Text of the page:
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George Avraam practices trial and appellate litigation. As part of his practice, Mr. Avraam has represented employers whose employees and former employees have engaged in significant misconduct, including committing fraud against their employers, as well misappropriating the employers confidential information or otherwise breaching their fiduciary duties. Mr. Avraam has been lead counsel in a number of cases involving employee and former employee misconduct. Mr. Avraam is certified by the Law Society of Upper Canada as a specialist in civil litigation. He was named a leading lawyer in Chambers Global 2017 for Employment and Labour: Canada, and was recommended in the 2017 edition of Legal500. Mr. Avraam has been repeatedly ranked as a leading management side labour and employment lawyer in Canada in Who’s Who Legal: Canada, and was named one of Lexpert's Rising Stars - Leading Lawyers under 40 in 2008.

We’re pleased to share Jordan Kirkness’s article, here, on the impact to employers of Bill 47, Making Ontario Open for Business Act. The article was published in today’s edition of the Globe and Mail.

If it comes into effect in its current form, Bill 47 will reverse most of Bill 148 (the previous government’s Fair Workplaces, Better Jobs Act, 2017 ). However, as Jordan points out, Bill 47 is not necessarily a win for employers. Even if Bill 47 changes employers’ statutory obligations, altering Bill 148 commitments is likely to damage employee morale and may lead to constructive dismissal claims. For further details on Bill 47, please also see here.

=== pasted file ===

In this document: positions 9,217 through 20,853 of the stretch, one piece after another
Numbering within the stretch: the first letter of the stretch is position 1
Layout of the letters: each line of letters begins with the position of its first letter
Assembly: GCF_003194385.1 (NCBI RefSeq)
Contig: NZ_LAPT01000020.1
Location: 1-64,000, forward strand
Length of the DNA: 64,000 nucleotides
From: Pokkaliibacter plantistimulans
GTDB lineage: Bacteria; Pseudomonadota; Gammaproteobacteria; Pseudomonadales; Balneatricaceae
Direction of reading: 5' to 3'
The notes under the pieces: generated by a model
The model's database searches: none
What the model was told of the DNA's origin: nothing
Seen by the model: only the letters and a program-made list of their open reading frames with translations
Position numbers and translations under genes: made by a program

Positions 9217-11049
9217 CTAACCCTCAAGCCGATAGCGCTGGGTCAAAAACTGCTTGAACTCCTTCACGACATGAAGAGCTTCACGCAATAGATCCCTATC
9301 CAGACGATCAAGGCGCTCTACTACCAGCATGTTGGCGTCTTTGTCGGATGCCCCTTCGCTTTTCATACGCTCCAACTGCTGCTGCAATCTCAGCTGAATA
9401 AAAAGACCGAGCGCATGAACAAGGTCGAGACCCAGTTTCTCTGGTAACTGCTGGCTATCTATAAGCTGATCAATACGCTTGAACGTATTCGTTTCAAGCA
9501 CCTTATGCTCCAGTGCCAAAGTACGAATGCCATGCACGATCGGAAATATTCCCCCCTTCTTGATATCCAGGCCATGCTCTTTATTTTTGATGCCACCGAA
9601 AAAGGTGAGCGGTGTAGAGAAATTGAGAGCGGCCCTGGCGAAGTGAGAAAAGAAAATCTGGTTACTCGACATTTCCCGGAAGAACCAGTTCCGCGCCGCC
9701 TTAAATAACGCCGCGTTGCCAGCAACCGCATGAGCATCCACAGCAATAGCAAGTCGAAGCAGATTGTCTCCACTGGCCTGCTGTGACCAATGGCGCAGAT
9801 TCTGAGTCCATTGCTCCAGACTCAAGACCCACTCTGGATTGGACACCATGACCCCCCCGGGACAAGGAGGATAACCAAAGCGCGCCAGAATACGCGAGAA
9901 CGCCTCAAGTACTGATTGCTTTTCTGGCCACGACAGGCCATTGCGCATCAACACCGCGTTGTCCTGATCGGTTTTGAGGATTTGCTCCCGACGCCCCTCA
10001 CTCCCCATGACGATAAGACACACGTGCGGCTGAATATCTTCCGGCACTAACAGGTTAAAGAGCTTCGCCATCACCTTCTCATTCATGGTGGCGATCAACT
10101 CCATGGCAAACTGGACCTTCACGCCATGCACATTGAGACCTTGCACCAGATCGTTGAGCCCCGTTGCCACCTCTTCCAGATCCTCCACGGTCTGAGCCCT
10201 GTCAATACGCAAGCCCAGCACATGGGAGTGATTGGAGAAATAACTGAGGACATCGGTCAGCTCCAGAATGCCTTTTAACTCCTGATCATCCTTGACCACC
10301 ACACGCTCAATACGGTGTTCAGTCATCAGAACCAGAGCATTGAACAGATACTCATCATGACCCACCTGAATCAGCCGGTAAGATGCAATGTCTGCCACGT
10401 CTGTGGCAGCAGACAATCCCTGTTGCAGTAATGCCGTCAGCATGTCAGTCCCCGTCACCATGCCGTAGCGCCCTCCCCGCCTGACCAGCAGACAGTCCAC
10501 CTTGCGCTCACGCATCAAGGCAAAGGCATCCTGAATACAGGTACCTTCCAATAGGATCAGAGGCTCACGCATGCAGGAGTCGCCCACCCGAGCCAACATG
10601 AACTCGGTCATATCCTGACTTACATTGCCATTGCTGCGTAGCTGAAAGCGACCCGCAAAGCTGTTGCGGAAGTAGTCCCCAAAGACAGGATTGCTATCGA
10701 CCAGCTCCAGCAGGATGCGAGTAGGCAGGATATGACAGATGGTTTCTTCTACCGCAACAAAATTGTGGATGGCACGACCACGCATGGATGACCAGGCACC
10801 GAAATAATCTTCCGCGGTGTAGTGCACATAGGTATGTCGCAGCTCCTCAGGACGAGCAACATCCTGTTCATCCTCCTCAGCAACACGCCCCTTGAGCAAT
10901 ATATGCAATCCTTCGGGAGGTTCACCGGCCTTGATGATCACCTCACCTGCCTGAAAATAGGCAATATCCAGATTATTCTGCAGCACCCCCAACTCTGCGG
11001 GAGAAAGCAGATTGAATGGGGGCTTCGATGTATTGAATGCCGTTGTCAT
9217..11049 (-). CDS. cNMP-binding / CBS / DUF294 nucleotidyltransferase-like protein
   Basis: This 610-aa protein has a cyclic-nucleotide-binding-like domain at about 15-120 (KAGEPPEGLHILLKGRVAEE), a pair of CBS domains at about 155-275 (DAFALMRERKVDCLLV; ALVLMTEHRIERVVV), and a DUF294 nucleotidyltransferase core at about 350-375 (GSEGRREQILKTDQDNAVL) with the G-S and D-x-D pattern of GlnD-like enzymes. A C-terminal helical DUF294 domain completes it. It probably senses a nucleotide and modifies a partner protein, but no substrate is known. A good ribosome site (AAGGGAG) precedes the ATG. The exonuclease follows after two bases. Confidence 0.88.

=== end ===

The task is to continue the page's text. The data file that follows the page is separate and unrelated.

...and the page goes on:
Publicly-traded companies headquartered in California will need to have at least one female director on their board by the end of 2019 under a new law in California. Our colleagues in the Golden State, Susan Eandi and Caroline Burnett, provide details on the new law and initiatives in other jurisdictions to address the gender gap in pay, participation and leadership, see here.

Join us on Wednesday, October 17, 2018 for an interactive seminar in our Whitespace Legal Collab in Toronto. Our talented team will share their perspectives and facilitate an exchange of ideas and best practices on hot button issues including:

  • Ensuring the workplace doesn’t go to pot
  • Bill 148: where are we now?
  • Responding to #MeToo

You’ll also hear from Peter MacKay, Partner, who will share his thoughts on the broader implications and challenges to come with the legalization of recreational cannabis. Peter joined our Firm in 2016 after serving in many senior Federal cabinet positions.

For the event details and to register, please click here.

We’re pleased to share an informative article, “Know the Joint Employer Risks Where You Operate“, authored by our colleagues Will Woods and Emily Harbison. The article outlines key developments in joint employer liability for franchisors operating in Australia, Canada and Mexico and describes a proactive approach to help mitigate against risk. It was published in the September 2018 edition of Franchising World. Follow this link for further information about how we can assist employers in this area.